"Software project management"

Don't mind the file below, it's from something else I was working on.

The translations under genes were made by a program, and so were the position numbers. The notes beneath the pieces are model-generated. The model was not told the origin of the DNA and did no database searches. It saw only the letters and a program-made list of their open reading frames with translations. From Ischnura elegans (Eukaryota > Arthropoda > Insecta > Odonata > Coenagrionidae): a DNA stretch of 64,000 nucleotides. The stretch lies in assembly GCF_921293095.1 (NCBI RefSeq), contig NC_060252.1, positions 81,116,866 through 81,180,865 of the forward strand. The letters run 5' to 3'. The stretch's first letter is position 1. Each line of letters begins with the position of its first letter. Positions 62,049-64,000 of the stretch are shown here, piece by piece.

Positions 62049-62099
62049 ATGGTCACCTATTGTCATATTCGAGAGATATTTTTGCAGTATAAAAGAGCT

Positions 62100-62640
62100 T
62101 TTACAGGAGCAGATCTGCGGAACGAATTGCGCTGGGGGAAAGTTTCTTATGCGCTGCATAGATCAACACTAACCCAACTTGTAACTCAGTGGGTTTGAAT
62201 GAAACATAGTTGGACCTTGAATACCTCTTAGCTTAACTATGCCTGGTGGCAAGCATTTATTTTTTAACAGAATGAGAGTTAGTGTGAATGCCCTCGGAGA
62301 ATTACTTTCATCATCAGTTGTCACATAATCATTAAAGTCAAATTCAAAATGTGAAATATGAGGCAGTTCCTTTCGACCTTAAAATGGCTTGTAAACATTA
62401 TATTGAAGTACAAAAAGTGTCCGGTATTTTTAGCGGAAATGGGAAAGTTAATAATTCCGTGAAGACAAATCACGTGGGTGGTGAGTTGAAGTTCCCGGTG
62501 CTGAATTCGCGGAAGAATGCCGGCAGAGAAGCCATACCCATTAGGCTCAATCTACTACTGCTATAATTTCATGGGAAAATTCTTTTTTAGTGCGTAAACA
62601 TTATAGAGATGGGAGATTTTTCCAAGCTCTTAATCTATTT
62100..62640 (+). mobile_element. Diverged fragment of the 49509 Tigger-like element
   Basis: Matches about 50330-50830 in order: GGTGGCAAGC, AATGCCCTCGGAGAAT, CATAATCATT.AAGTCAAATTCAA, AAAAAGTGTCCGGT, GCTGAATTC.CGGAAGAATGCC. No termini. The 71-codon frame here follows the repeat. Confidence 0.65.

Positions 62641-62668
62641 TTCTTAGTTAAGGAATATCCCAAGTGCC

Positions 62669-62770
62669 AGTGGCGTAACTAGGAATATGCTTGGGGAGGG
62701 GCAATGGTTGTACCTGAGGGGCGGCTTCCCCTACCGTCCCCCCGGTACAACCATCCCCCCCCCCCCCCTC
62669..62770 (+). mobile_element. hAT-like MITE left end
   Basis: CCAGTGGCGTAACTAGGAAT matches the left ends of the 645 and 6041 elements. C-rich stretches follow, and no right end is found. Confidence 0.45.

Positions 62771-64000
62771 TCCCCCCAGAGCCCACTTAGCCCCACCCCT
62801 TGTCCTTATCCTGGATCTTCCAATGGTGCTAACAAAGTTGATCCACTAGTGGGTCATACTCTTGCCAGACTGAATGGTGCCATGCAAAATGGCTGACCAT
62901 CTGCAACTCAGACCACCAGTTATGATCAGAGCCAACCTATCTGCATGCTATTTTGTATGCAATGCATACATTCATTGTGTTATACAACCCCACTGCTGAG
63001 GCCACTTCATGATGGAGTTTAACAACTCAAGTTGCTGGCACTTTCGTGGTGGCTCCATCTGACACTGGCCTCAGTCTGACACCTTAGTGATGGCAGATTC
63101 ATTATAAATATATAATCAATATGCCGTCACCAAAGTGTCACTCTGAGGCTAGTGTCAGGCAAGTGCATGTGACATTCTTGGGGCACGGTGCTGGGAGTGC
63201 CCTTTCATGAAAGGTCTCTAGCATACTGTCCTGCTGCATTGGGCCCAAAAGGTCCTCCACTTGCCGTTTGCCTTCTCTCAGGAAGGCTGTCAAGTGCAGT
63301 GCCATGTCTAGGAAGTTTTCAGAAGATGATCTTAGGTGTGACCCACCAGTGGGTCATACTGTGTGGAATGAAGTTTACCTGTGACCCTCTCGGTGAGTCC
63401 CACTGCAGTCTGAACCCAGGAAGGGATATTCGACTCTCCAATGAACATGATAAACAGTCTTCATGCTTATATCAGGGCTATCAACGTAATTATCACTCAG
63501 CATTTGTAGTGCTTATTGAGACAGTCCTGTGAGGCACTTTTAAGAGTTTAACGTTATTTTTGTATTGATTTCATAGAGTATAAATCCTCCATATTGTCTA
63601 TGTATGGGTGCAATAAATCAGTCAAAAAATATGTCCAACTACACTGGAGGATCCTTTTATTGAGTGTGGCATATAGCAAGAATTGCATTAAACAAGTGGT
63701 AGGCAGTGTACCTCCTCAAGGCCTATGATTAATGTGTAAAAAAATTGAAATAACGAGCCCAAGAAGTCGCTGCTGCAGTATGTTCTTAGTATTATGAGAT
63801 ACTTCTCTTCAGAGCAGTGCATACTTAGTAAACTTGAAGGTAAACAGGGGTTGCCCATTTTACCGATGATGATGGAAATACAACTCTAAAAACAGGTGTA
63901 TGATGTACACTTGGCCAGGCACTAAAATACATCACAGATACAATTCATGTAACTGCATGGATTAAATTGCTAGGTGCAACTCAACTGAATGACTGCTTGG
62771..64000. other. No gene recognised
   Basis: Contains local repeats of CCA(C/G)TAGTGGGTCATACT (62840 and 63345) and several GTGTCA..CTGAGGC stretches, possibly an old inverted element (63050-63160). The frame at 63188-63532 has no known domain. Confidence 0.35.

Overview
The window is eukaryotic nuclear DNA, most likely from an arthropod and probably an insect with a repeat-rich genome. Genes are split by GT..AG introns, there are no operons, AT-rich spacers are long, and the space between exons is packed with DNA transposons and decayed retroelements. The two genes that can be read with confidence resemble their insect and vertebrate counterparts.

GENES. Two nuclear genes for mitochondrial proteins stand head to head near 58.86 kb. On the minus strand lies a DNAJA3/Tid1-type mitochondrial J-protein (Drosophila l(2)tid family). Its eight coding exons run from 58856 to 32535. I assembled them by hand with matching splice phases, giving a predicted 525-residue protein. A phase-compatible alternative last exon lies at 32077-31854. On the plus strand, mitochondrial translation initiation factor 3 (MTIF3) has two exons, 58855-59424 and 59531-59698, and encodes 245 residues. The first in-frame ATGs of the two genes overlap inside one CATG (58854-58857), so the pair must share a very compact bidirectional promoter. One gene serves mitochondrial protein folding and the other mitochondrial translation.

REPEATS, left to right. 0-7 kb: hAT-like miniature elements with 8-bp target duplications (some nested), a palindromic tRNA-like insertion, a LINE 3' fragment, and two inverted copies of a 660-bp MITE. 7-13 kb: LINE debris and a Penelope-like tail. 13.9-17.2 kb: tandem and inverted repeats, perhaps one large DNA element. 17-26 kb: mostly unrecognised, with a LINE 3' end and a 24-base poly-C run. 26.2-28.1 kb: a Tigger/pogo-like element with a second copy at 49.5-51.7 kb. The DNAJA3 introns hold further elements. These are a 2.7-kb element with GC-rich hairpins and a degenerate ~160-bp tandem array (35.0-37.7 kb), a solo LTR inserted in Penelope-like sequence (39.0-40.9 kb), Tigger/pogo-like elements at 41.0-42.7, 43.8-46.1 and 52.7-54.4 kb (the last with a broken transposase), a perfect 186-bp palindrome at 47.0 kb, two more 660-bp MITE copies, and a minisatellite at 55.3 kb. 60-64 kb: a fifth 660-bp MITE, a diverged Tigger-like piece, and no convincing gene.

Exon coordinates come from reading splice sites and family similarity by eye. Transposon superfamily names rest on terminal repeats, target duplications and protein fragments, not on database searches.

Software project management Concerned with activities involved in ensuring that software is delivered on time and on schedule and in accordance with the requirements of the organisations developing and procuring the software Project management is needed because software development is always subject to budget and schedule constraints that are set by the organisation developing the software 1 Software management distinctions The product is intangible The product is uniquely flexible Software engineering is not recognized as an engineering discipline with the sane status as mechanical, electrical engineering, etc. The software development process is not standardised Many software projects are 'one-off' projects 2 The 4 P’s People — the most important element of a successful project Product — the software to be built Process — the set of framework activities and software engineering tasks to get the job done Project — all work required to make the product a reality 3 Software Project Management Work to be done (estimate) Resources available Technical personnel hours Administrative support hours Equipment Software Budget 4 Software Project Management Resources People Money Tasks Map people to tasks Map money to tasks Time Map tasks and people to a schedule Handle constraints among task serialization Manage milestones (intermediate deadlines) 5 Project Management Tools Resources Spreadsheet Tasks Spreadsheet Time Calendar Pert-type chart Everything Project Management Software 6 Project Management Project [persistent] functions Planning Hiring/firing/evaluations Accounting/budgeting Activities Non-persistent Comprised of tasks Work products Results of tasks 7 The Players Senior Managers Project Managers Practitioners Customers End users 10 8 The Project Managers Hardest Problem Having the right people On the right part of the project At the right time At the right price 9 Software Projects Factors that influence the end result ... • size • delivery deadline • budgets and costs • application domain • technology to be implemented • system constraints • user requirements • available resources 10 Project Management Concerns product quality? risk assessment? measurement? cost estimation? project scheduling? customer communication? staffing? other resources? project monitoring? 11 Why Projects Fail? • an unrealistic deadline is established • changing customer requirements • an honest underestimate of effort • predictable and/or unpredictable risks • technical difficulties • miscommunication among project staff • failure in project management 12 Software Teams The following factors must be considered when selecting a software project team structure ... difficulty of the problem to be solved size of resultant program(s) in LOC or FP time the team will stay together (team lifetime) degree to which the problem can be modularized required quality and reliability of the system to be built rigidity of the delivery date degree of communication required for the project 13 Organizational Paradigms closed paradigm—structures a team along traditional hierarchy of authority random paradigm—structures a team loosely and depends on individual initiative of the team members open paradigm—attempts to structure a team in a manner that achieves some of the controls associated with the closed paradigm but also much of the innovation that occurs when using the random paradigm synchronous paradigm—relies on the natural compartment-alization of a problem and organizes team members to work on pieces of the problem with little active communication among themselves suggested by Constantine [CON93] 14 Software Team Paradigms Controlled (the traditional approach) Centralized (vertical only) Decentralized (horizontal too) Demographic Pairs 15 Democratic Software Team 10 (or so) egoless programmers No single leader No programmer trying to get promoted to the next level Roles are dynamics and not well-defined Quality Circles 16 Democratic Software Team Egoless programming Every programmer must encourage the other members of the team to find faults The presence of faults must not be considered something bad, but rather a normal and accepted event The reviewer is asked for advice 17 Democratic Software Team Leverages the diversity of the group Two heads really are better than one Facilitates reviews and walkthroughs, which are proven to improve fault detection The ultimate goal is to reduce fear in the workplace. Primary means is by sharing responsibility 18 Fallacy of Egolessness Everybody has egos Leaders "need" to lead Capitalism is founded on competition Difficult to attain group decisions that truly represent the entire group Large number of personal interconnections required Group dynamics suggests that structure will occur 19 Pair Programming Match up two people One to define requirements, another to document requirements. Allows interaction between two people to drive out requirements. Can have two people programming, one thinking and one keying. 20 Defining the Problem establish scope—a narrative that bounds the problem decomposition—establishes functional partitioning 21 Melding Problem and Process 22 To Get to the Essence of a Project Why is the system being developed? What will be done? By when? Who is responsible for a function? Where are they organizationally located? How will the job be done technically and managerially? How much of each resource (e.g., people, software, tools, database) will be needed? Barry Boehm 23 Critical Practices Formal risk analysis Empirical cost and schedule estimation Metrics-based project management Earned value tracking Defect tracking against quality targets People aware project management 24 Management activities Proposal writing Project planning and scheduling Project costing Project monitoring and reviews Personnel selection and evaluation Report writing and presentations 25 Project staffing May not be possible to appoint ideal team Budget may not allow use of high-paid staff Staff with the appropriate experience may not be available An organisation may wish to develop employee skills on a software project Managers work within these constraints especially with the international shortage of skilled IT staff 26 Project planning Probably the most time-consuming project management activity Continuous activity from initial concept through to system delivery. Plans must be regularly revised as new information becomes available Various different types of plan may be developed to support the main software project plan that is concerned with schedule and budget 27 Activity organization Activities in a project should be organised to produce tangible outputs for management to judge progress Milestones are the end-point of a process activity Deliverables are project results delivered to customers The waterfall process allows for the straightforward definition of progress milestones 28 Project scheduling Split project into tasks and estimate time and resources required to complete task Organize tasks concurrently to make optimal use of workforce Minimize task dependencies to avoid delays caused by one task waiting for another to complete Dependent on project managers intuition and experience 29 Scheduling problems Estimating the difficulty of problems and hence the cost of developing a solution is hard Productivity is not proportional to the number of people working on a task Adding people to a late project makes it later because of communication overheads The unexpected always happens. Always allow contingency in planning 30 Bar charts and activity networks Graphical notations used to illustrate the project schedule Show project breakdown into tasks. Tasks should not be too small. They should take about a week or two Activity charts show task dependencies and the the critical path Bar charts show schedule against calendar time 31 Pert Charts Program Evaluation Review Techniques US Navy, 1957 Systematic method of estimating project length Based on a systematic serialization algorithm based on: Dependencies Resource availability Adds administrative oversight to critical paths Critical path: Sequence of tasks such that if any task on the CP is delayed, so is the whole project 22 32 Activity network - PERT 1 4/ 7/ 99 1 5 d ay s 1 5 d ay s M1 T3 8 day s T9 T1 5 d ays 4/ 8/ 99 2 5/ 8/ 99 2 5/ 7/ 99 T6 M4 M6 4/ 7/ 99 M3 s tart 2 0 d ay s 7 day s 1 5 d ay s T7 T1 1 T2 2 5/ 7/ 99 1 0 d ay s 1 1/ 8/ 99 5/ 9/ 99 1 0 d ay s M2 M7 M8 T4 T5 1 5 d ay s T1 0 10 days 1 8/ 7/ 99 T1 2 M5 2 5 d ay s T8 F i ni sh 1 9/ 9/ 99 33 Activity timeline - Gantt 4/ 7 11/ 7 18 / 7 25 / 7 1/ 8 8/ 8 15 / 8 22 / 8 29 / 8 5/ 9 12 / 9 19 / 9 St art T4 T1 T2 M1 T7 T3 M5 T8 M3 M2 T6 T5 M4 T9 M7 T1 0 M6 T1 1 M8 T1 2 Fi n is h 34